Trying to make sense of the various national polls would defeat a lesser mind than Silver’s and that’s the position the rest of us are placed in by the contradictory results being produced. But you don’t have to be as sharp as the Times blogger to understand that if you poll a Democrat-leaning sample, you get a Democrat-leaning result.

Thus, amid the flood of polls showing progress for Romney, there are some showing Obama holding his own. But almost all of them report that their poll sample is made up of respondents who appear to be disproportionately identified as Democrats. For example, that was the case with last week’s Washington Post/ABC News poll that showed the president with a three-point lead. It’s sample showed nine percent more Democrats as opposed to Republicans, a result that seems at variance with reality as well as outstripping the numbers that were produced by President Obama’s 2008 near-landslide.

This week, the same poll produced a slightly less favorable result for the president giving him only a one-point lead. While some might interpret this as part of a pro-Romney trend or more evidence that the president failed to get a bounce out of last week’s debate, the reason for the different result is found in the last question in the survey: Do you think of yourself as a Republican or a Democrat? In one week, the poll’s party identification sample changed from plus nine for the Democrats to only plus five.

Now, as Silver has often rightly pointed out, party identification is not set in stone and can vary. But do we really believe the country’s view of the parties, as opposed to the candidates, can change that much in one week. A review of the samples in this poll in the past year shows similar fluctuations.

Understanding that the sample you choose more or less dictates your poll results is the sort of unoriginal insight that puts even stat amateurs pretty much on an even playing field with smart guys like Silver. Put simply, the polls that show Obama winning only make sense if you believe the Democrats’ turnout will far eclipse that of the Republicans and at least match the “hope and change” fervor of 2008. That’s certainly possible but is not particularly likely. Which is why the healthy skepticism being shown toward outlier polls that favor Obama is not merely conservatives letting their wishes be father to their thoughts.

In the two weeks that remain before the election, we’ll have a lot more polls to dig through but that basic truth about samples should never be far from our thoughts. We don’t know what the results in the only poll that counts — the one at the ballot box — will be but until we get there, we’re stuck trying to, as Silver would say, filter out the “noise” that is obscuring the truth about public opinion. Unfortunately, some of that noise comes in the form of analysis that is as heavily influenced by partisan feelings as that shown by any hometown baseball scribe.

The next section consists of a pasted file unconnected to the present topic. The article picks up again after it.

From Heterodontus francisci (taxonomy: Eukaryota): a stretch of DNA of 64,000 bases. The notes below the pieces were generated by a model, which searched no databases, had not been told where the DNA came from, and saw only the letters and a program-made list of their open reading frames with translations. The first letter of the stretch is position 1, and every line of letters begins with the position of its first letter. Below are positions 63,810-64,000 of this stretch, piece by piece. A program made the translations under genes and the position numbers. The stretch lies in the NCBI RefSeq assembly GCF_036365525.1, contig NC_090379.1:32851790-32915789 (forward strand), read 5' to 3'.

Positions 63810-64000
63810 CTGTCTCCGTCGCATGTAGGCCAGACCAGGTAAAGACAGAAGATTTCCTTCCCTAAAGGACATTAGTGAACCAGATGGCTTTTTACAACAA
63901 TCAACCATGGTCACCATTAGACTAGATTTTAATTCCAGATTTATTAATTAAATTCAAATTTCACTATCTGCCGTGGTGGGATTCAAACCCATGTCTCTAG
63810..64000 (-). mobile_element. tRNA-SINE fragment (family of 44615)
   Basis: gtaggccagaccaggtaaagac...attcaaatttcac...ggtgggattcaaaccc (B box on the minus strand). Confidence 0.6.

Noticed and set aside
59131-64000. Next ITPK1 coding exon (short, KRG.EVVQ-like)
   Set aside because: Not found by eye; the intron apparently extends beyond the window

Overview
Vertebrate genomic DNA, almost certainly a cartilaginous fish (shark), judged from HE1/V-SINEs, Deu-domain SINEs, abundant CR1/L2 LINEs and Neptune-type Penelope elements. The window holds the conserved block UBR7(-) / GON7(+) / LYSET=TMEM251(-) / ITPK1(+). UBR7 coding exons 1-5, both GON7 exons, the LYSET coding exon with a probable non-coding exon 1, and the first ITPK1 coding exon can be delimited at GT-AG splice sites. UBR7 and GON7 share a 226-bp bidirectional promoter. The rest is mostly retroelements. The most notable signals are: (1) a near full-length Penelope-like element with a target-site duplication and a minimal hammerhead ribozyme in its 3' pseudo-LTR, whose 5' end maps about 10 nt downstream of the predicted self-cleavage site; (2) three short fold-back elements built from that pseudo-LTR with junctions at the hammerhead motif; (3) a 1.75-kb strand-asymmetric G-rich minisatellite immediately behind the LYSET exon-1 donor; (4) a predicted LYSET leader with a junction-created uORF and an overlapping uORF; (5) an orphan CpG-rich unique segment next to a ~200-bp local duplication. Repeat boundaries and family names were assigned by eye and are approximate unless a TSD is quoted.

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Romney’s Lead: More Than Just One Poll

On Tuesday, New York Times blogger Nate Silver attempted to make sense of the latest round of polls that had been released on Monday. Silver, an astute political statistical analyst, took note of the post-debate trend that has tilted the presidential contest in favor of Mitt Romney, but argued that the average of the various polls that had altered his daily forecast of the outcome had been skewed by one poll. That poll from Pew Research showed Romney ahead of President Obama by four percentage points, a result that seemed out of line with other surveys.

But the problem with dismissing the Pew Research Poll is that as more data is coming in from other sources, it isn’t possible to pretend that what has happened in the last week is the product of one poll. With the latest Gallup Tracking poll and an Investors Business Daily/TIPP Tracking poll both showing Romney ahead by two points, as well as other polls showing Romney gaining ground in swing states, there is a clear trend that is showing up across the board in a wide range of surveys. Romney has spent most of the year trailing the president and looked to be in big trouble in September as his deficit grew. But the first debate was clearly a turning point in the race, and though Silver has tried to argue that the post-Denver bounce has already started to recede, there is now a wide body of evidence illustrating that Obama is losing ground and, at best, is locked in a dead heat with his Republican challenger. The fact that the Real Clear Politics average of major polls is showing Romney with an aggregate lead today for the first time all year must send chills down the spines of the Obama campaign.